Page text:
The Pitch & Win session will give 5 African tech start-ups a chance to make themselves known and receive recognition in the industry. After receiving entries from all over Africa, our judges have selected the following
- AfyaBima: a mobile Micro health Insurance product for the low income and informal sector population
- CitySpy: an app aiming to streamline community policing strategies by merging it with location-based social networking strategies
- iGrow Academy: an online business vocational college
- The Medical Concierge Group: a Health IT enterprise based in Uganda, Kenya and Nigeria founded in 2012.
- Vericom: Machine 2 Machine (M2M) solution targeting consumers in different sectors
5 start-ups will pitch for 3 minutes in front of our panel of judges and will have 3 minutes to answer questions from the judges.
The judges will deliberate and will name the top Ahub start-up. All finalists will receive feedback from the judges on their pitch.
Derrick Kotze, CEO, mLab Southern Africa
Pierre Cloete, EP Head TV & Media, Ericsson
Susie Goldring, Director, 22tribes
Peter Martin, Northwind Capital
When will the winner be announced?
- The winner will be announced at the Ericsson AHUB on Wednesday 18th November at 4pm.
12 Nov 2015
How Simplifying Customer Analytics Can Accelerate Returns from Big Data - Inna Ott, Director of Marketing at Polystar
The emerging science of Big Data Analytics has been a hot topic in the industry for several years but, until now, progress towards widespread utilisation of the insights it can reveal has been relatively slow. There are two primary reasons for this. First, while everyone knows that Big Data offers huge potential, the issue has been, where to start? With so much data available, it’s been hard to see the wood for the trees. Second, the ability to work with big data has been restricted to a few specialist data scientists.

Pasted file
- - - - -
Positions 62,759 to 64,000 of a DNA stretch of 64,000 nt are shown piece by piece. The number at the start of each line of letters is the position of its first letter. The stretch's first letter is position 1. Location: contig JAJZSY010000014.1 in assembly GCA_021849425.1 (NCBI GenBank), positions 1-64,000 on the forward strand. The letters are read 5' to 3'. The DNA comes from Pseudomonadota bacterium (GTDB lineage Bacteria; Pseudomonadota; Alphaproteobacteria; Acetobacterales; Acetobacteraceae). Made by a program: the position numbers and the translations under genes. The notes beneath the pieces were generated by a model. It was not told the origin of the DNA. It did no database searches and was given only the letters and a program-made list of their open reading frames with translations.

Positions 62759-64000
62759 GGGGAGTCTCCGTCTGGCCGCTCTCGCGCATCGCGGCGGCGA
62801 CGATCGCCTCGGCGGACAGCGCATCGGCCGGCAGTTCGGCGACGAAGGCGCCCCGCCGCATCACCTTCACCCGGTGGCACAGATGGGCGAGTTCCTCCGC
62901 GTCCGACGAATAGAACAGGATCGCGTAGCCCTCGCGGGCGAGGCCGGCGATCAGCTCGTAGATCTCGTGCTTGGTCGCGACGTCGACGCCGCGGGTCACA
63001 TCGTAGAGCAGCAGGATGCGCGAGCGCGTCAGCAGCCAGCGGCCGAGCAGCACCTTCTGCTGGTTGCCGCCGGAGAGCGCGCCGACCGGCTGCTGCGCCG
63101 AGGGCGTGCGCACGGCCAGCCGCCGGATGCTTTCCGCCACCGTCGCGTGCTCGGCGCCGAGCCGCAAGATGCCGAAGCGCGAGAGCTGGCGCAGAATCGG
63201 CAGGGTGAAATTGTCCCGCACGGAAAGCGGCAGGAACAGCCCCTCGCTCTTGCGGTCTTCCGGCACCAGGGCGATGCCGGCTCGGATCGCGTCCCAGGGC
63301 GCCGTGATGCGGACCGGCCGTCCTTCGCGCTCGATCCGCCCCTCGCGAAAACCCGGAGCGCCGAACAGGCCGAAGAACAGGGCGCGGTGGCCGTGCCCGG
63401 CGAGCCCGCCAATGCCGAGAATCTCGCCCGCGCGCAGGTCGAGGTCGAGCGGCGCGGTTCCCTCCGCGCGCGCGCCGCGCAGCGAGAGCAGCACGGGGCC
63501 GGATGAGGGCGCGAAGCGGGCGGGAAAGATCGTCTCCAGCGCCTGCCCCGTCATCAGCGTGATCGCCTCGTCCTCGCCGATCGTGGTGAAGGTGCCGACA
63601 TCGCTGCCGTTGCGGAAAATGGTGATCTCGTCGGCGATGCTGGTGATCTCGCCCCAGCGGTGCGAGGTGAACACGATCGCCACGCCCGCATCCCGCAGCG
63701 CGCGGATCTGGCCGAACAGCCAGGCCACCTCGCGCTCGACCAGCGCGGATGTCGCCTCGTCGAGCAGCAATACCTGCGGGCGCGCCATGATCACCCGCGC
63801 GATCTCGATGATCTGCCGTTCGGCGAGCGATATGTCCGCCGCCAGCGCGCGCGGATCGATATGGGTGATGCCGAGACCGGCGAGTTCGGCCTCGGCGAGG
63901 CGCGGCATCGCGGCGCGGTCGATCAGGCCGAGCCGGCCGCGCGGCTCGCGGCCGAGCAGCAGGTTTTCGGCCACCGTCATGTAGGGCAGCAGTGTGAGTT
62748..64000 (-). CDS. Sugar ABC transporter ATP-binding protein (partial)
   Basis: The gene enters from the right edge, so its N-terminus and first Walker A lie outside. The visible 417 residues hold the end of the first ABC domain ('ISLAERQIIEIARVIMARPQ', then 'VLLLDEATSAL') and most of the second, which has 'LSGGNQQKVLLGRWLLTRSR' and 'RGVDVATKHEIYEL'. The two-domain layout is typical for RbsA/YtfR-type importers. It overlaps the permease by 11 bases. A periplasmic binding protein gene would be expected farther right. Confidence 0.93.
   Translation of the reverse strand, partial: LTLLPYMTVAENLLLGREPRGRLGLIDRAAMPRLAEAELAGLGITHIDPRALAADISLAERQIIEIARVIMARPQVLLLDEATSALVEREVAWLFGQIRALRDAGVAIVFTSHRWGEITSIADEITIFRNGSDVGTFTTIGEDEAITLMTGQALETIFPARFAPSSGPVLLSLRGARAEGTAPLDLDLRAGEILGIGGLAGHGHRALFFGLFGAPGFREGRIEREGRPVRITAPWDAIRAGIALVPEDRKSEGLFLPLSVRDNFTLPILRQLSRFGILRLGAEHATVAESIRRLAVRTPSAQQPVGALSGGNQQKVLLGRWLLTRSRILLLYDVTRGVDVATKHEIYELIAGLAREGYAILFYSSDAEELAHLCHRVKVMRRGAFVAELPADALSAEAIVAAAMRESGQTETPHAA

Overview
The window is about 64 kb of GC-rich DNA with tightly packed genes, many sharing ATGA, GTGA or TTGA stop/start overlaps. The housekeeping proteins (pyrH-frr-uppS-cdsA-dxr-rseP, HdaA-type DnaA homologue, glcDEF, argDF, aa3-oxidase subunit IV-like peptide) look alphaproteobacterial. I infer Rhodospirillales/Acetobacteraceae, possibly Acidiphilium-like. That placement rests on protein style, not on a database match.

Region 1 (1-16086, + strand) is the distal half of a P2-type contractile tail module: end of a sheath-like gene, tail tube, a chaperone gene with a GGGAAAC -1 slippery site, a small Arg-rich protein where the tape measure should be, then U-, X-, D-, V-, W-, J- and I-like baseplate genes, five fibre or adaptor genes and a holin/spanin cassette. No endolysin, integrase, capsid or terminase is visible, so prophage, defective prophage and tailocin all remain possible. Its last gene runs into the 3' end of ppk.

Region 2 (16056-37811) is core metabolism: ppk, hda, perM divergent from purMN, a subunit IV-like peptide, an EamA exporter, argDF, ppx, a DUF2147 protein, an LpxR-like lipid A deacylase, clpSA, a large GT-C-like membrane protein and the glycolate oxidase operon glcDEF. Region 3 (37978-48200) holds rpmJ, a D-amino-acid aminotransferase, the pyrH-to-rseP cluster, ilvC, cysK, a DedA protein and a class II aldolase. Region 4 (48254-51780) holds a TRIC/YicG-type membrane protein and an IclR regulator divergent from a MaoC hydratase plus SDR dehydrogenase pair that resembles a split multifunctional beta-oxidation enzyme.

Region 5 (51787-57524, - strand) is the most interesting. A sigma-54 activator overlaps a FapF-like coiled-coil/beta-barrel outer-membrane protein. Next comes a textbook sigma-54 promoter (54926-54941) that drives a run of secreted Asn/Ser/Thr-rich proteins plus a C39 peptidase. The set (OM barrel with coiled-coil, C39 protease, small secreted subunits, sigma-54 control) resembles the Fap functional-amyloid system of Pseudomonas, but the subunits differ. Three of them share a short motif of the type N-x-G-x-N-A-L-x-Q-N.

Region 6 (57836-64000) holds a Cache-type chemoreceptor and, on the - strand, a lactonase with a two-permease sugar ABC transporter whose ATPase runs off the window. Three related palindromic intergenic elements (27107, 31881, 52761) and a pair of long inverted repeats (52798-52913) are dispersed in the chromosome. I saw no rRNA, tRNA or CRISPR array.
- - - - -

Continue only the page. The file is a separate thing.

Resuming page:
This has changed. Today, Communications Service Providers (CSPs) are showing clear signs that Big Data strategies and plans have reached maturity by accelerating deployment of solutions that enable them to begin to capitalise on this rich resource. The difference driving this gathering momentum is that there are now clearly identifiable targets that enable a step-by-step approach to the implementation of Big Data strategies.
Many CSPs, for example, have chosen to focus on Subscriber Analytics as the first step in their Big Data strategies. This is because Subscriber Analytics is believed to offer the greatest potential to deliver rapid returns, enabling them to build better relationships with subscribers, among other benefits.
There’s a simple reason for this: a deep understanding of customer behaviour, while fundamental to business success, has traditionally been an expensive and imprecise discipline. Imprecise, because extrapolation from the few to the many is no guarantee of accuracy; and expensive, because efforts to obtain statistically significant data from which more accurate conclusions can be drawn, can be exceedingly costly.
While isolated data sets can deliver insight, conclusions that can be drawn may not be sufficiently representative. For CSPs, the ability to obtain accurate, timely insight into what customers actually do from a sufficiently broad sample base provides an unparalleled opportunity to not only provide better service and support, but also to reduce the costs of customer research. Big Data provides the constant flood of real-time, objective information about customer behaviour that makes this possible. The difficulty has, until now, been to make this information available to the many, not just data scientists.